"Collectively, all kinds of artists are the underpinnings of society, looking to push boundaries in a slow, wavelike motion, linked to the past, linked to the future, feeding off of each other as they add their stamp on society. Citizens are touched by, and digest all this, as it quietly influences their lives."

Her artwork has been called evocative and elegant, due to capturing elements of the ordinary and turning them into extraordinary results. Locally, her paintings are displayed at the Silverman Gallery of Bucks County Impressionist Art in Holicong.

Deborah Pomroy

Creating floral arrangements is another form of expressive art and beautiful handiwork, as evidenced by this local floral specialist who parlays colors, textures and scents of flowers in extraordinary ways. 

Deborah has been designing florals for more than 35 years and resides in Yardley with her furry buddies, Finley and Moses. After owning her own flower shop for 17 years, Deborah moved on to wedding floral design at Fabufloras in Philadelphia before working locally. 

"I enjoy generating and sharing special tips and tricks to help others create magic to take home and enjoy," she says. 

Studies indicate that flowers have a long-term positive effect on moods. Flowers make intimate connections and help enhance enjoyment and life satisfaction.

“The intricate details of each and every flower I use amaze me. Floral design reminds me to stop and notice the curve of every stem, the brilliant color of each petal, the slight hints of fragrance and the many different textures of the seed pods,” says Deborah. “Meditating on these intricacies grounds me and helps keep me calm and focused throughout these busy days.”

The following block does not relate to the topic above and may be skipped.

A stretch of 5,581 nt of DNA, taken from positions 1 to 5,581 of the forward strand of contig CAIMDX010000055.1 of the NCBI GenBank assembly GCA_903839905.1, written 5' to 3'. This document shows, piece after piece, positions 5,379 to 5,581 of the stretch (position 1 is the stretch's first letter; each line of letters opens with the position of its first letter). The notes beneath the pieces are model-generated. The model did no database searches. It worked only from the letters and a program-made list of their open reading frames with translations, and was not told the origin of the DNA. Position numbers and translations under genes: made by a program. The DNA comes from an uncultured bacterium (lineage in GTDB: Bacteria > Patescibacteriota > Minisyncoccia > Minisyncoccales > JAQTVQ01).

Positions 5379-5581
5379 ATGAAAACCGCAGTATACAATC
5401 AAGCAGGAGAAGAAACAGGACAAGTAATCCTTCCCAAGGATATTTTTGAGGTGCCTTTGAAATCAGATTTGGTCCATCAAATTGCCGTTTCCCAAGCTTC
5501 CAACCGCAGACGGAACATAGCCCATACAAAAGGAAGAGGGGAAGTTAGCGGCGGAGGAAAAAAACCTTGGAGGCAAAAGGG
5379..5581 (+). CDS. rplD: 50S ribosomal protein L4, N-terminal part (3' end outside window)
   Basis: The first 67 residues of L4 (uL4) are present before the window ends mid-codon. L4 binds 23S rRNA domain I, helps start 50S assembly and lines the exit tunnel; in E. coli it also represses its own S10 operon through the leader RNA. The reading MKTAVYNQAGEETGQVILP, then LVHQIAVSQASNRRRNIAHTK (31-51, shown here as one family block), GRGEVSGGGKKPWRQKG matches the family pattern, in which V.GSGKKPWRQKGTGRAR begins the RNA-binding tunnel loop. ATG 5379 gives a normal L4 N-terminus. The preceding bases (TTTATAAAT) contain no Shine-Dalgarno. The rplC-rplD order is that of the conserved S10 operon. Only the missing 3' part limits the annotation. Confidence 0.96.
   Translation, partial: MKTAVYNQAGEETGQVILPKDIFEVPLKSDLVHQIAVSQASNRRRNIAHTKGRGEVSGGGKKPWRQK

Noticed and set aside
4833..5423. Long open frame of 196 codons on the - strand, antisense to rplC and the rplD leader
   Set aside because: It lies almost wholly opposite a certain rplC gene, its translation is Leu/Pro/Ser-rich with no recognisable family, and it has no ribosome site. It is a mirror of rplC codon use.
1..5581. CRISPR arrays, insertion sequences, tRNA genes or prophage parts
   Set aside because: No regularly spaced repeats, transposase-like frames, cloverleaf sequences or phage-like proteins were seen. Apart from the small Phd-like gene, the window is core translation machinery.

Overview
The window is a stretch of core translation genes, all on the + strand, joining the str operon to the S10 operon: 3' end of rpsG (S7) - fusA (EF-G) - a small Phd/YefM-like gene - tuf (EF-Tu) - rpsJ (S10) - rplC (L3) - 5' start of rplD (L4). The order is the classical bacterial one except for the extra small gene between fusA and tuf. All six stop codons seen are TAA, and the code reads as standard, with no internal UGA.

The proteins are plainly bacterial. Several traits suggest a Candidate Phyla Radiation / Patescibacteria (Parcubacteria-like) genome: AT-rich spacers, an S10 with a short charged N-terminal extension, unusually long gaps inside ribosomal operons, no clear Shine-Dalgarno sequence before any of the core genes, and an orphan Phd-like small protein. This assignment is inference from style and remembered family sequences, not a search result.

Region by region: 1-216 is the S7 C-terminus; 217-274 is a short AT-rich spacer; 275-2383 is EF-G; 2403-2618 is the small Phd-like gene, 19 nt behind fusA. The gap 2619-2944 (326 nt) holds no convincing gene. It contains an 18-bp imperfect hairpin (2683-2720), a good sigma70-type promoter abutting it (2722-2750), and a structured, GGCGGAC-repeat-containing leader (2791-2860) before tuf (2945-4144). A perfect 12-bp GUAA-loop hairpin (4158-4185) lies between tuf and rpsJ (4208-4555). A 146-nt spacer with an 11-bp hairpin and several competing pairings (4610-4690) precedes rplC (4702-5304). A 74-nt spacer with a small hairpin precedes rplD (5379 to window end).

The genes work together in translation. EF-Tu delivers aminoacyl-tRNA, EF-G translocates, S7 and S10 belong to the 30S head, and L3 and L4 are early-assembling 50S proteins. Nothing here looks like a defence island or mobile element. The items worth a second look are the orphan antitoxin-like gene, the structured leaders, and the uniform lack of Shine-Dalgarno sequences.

Deborah is an adjunct professor at Mercer County Community College where she teaches the floral design program classes. She has a bachelor's degree in ornamental horticulture with a floriculture emphasis and a business minor from Delaware Valley University.

She now also is found composing beautiful display vignettes, teaching classes and building spectacular floral arrangements as designer and event coordinator at the family-owned Seasons Garden Center in Washington Crossing. 

“After a time when people felt safer to be separate from one another, I feel art is a bonding agent to bring us back together. When we share our art, we’re able to share a bit of ourselves with others. It’s cleansing to express our feelings to others once again,” Deborah concludes.

"In the world of live theater, success is seen in audiences' reactions as they laugh, smile, shed tears or applaud fine performances. It can be felt in the sense of camaraderie and family that develops among the cast and crew as they work together to tell a story." ~Nancy Pickering

"Paintings are little slices of life worth immortalizing.” ~Jennifer Hansen Rolli 

"To view someone’s art is to view their soul’s expression." ~Deborah Pomroy

  • Musical artist Rae Radick, a Bucks County native
  • Musical artist Rae Radick, a Bucks County native
  • Musical artist Rae Radick, a Bucks County native
  • Musical artist Rae Radick, a Bucks County native
  • Jennifer Hansen Roli / Photo by Jennifer El-Habr
  • Nancy Pickering / Photo by Jeff Robinson
  • Nancy Pickering / Photo by Jeff Robinson
  • Deborah Pomroy and Finley
  • Ashara Shapiro / Photo by Kim Shelfer Billingsley